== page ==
Bucks, Kings collaborate to address social injustice
SACRAMENTO, Calif. (AP) — Nearly a year after police fatally shot an unarmed black man in Sacramento and a series of protests ensued in California’s capital, the Kings and Milwaukee Bucks collaborated on a daylong summit Wednesday to address social injustice and encourage engagement and thoughtful discussions to try to bring about change.
The event held ahead of a Bucks-Kings game came nearly a year after the March 18, 2018, fatal shooting of 22-year-old Stephon Clark. Clark’s death ignited a series of protests that included protesters joining hands and blocking entrances to the Kings’ downtown arena as owner Vivek Ranadive pledged his support and vowed to do his part to address the issue.
“I made a commitment that we would work hard to have an impact and do better and bring people together,” Ranadive said Wednesday.
Ranadive was joined by Milwaukee co-owner Marc Lasry for a panel discussion along with Mark Thomsen, the attorney for Bucks guard Sterling Brown.
The Bucks were rocked last year when Brown, then a rookie, was Tased by police. He later filed a lawsuit saying the officers’ use of a stun gun during his arrest for a parking violation constituted excessive force and that they targeted him because he is black.
Both owners hope further awareness might encourage more teams and communities to get on board to have a dialogue about issues and create positive change.
“I hope this concept goes viral,” Ranadive said.
Brown said he appreciated the efforts by both organizations.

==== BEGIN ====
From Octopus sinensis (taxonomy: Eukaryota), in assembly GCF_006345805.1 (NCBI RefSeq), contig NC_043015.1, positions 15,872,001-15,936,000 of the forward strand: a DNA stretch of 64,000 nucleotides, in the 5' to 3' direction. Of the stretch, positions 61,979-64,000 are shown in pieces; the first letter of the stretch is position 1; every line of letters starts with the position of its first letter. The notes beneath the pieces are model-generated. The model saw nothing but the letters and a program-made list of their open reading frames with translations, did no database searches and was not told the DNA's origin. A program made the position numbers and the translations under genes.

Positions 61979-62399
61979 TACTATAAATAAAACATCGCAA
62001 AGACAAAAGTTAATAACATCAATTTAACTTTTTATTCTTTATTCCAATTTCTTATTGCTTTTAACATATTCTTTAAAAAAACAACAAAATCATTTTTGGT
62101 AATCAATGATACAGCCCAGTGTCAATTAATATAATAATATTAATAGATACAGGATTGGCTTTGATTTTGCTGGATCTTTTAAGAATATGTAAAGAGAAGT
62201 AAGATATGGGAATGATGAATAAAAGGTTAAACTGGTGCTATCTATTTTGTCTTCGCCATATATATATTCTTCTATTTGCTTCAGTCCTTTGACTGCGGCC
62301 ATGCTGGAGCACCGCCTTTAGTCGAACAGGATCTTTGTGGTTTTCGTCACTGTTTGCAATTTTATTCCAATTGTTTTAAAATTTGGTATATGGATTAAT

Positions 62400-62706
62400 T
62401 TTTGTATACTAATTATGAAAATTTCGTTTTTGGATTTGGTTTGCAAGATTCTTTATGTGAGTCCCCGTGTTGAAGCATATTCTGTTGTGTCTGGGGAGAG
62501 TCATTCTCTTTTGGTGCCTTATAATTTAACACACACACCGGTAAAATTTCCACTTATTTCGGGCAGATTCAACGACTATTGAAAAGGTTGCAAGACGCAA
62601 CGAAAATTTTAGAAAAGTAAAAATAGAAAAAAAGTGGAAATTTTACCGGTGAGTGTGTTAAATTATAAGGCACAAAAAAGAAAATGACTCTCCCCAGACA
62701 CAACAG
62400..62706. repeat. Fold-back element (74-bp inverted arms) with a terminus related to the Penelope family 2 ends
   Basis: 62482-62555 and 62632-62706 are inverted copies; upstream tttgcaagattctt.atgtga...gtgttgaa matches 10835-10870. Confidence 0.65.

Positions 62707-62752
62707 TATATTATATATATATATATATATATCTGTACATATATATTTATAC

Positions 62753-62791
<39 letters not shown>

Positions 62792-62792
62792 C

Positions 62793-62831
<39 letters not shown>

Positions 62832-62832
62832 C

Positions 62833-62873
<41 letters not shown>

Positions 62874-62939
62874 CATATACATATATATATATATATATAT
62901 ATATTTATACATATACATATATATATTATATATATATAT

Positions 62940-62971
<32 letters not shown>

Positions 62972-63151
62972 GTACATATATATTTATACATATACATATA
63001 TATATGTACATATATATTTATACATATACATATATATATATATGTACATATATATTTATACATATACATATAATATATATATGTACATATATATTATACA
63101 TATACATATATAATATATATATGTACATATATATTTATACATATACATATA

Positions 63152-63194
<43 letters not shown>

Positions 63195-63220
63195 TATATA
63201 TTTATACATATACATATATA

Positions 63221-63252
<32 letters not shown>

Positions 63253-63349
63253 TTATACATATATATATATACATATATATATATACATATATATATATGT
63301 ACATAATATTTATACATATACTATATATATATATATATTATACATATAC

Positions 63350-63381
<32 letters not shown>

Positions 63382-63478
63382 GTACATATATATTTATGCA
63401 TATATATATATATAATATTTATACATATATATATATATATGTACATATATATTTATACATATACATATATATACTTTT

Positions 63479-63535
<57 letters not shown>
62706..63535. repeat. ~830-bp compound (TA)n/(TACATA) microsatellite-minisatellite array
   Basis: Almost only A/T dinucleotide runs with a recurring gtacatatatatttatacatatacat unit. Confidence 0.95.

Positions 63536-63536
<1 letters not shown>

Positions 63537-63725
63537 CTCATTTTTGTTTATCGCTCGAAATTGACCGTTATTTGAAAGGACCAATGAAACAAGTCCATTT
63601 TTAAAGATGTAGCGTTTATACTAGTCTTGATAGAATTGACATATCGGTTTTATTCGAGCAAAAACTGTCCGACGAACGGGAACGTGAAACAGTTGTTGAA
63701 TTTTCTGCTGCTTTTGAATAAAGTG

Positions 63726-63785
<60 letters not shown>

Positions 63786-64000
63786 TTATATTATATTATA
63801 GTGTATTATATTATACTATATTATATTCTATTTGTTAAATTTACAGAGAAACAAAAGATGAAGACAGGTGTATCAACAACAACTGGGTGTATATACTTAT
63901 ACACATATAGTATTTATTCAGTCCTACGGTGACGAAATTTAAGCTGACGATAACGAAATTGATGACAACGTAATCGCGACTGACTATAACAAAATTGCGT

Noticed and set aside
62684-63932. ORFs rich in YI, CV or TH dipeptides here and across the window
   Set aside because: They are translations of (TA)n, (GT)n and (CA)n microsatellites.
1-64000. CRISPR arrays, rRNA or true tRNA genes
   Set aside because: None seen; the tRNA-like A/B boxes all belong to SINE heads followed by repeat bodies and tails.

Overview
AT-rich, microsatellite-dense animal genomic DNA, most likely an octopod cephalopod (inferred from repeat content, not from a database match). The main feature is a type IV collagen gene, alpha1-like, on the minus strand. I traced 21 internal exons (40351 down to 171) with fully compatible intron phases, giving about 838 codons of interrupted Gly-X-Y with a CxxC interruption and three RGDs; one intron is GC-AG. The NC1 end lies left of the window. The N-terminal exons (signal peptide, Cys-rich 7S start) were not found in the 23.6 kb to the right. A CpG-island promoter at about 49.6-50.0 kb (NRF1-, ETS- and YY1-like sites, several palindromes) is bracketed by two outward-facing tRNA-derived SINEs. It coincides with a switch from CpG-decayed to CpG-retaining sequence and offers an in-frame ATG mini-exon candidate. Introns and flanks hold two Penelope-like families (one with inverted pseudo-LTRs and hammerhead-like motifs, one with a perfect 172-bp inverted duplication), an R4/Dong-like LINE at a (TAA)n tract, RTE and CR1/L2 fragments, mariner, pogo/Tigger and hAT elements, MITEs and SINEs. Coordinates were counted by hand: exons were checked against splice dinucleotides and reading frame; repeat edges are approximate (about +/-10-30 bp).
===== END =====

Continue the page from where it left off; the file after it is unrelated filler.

“Whenever the team can do something as big as this for the community, it’s important,” Brown said after the Bucks’ morning shootaround. “It definitely lets some of the community members know that it is a push to make change, especially for myself, I’m pretty big on that where I stand and my situation and the platform I have. I’m looking to make significant changes in the community to help the urban, the black community progress.”
Brown had been talking with officers while waiting for a citation for illegally parking in a disabled spot outside a Walgreens at about 2 a.m. on Jan. 26, 2018, when officers took him down because he didn’t immediately remove his hands from his pockets as ordered. An officer yelled: “Taser! Taser! Taser!”
Brown later received a formal apology from the city’s police chief.
“I knew Sterling and it didn’t sound like him,” Lasry said. “Sterling, in my opinion, was just a great kid. And it didn’t make sense, it didn’t sound like him. … As we got more information we sort of came to a crossroads, which is there’s Sterling’s side and there was the other side. For us an organization we ended up coming down on Sterling’s side simply because we knew him as a person.”
Thomsen credited the Bucks for backing his client from the very start. He said he is pushing for Milwaukee’s police department to use this case as training. “You can’t heal until there is accountability,” Thomsen said.
After Clark’s death in California, Ranadive made an impassioned pledge of support for the protesters and the community at large following the first round of demonstrations on March 22 after first consulting with his players.
Ranadive, the first person of Indian descent to own an NBA franchise, said after a game last year, “We stand here before you, old, young, black, white, brown, and we are all united in our commitment.”
Ranadive said the efforts remain a work in progress and he is striving for every kid in the community “to have a voice.”
“I’ve always felt this is bigger than basketball,” Ranadive reiterated Wednesday. “… At the end of the day we have to take actions, and actions speak louder than words.”